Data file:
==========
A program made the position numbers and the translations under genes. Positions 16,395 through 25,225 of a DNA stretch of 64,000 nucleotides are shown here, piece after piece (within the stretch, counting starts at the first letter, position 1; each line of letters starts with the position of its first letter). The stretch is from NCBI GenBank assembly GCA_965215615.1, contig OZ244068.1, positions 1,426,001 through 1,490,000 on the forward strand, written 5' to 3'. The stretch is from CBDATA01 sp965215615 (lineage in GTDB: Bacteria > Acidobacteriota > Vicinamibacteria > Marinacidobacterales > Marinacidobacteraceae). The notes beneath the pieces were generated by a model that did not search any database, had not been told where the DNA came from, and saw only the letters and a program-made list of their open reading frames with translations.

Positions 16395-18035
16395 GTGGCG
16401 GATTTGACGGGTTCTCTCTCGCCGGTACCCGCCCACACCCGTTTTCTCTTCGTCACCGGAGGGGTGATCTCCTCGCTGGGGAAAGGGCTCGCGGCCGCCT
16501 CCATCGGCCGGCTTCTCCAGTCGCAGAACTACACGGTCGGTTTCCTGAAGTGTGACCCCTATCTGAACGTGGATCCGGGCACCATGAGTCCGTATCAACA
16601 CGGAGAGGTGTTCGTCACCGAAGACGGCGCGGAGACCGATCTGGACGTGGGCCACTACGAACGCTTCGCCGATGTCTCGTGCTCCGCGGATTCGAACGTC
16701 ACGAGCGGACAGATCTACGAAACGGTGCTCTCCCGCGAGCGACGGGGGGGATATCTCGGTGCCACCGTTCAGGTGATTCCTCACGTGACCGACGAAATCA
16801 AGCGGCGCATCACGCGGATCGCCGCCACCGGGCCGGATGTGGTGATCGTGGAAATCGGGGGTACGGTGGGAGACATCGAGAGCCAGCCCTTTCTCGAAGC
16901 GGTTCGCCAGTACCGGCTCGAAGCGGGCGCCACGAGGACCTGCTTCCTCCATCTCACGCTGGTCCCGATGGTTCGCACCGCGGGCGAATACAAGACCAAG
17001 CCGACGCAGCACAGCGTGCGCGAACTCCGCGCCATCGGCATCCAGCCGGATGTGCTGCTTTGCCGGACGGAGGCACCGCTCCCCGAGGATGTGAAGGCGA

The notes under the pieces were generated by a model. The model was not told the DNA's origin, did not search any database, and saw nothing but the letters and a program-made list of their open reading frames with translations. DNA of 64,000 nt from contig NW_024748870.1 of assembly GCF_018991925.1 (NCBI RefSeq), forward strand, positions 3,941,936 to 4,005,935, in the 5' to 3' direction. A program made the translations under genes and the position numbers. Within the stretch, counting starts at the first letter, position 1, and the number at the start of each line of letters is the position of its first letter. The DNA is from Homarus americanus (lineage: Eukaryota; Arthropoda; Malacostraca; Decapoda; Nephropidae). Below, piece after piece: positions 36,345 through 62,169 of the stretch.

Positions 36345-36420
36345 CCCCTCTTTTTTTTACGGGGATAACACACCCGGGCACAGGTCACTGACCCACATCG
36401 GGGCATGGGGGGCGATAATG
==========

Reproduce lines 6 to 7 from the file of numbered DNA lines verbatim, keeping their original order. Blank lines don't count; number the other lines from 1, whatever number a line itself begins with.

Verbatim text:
16601 CGGAGAGGTGTTCGTCACCGAAGACGGCGCGGAGACCGATCTGGACGTGGGCCACTACGAACGCTTCGCCGATGTCTCGTGCTCCGCGGATTCGAACGTC
16701 ACGAGCGGACAGATCTACGAAACGGTGCTCTCCCGCGAGCGACGGGGGGGATATCTCGGTGCCACCGTTCAGGTGATTCCTCACGTGACCGACGAAATCA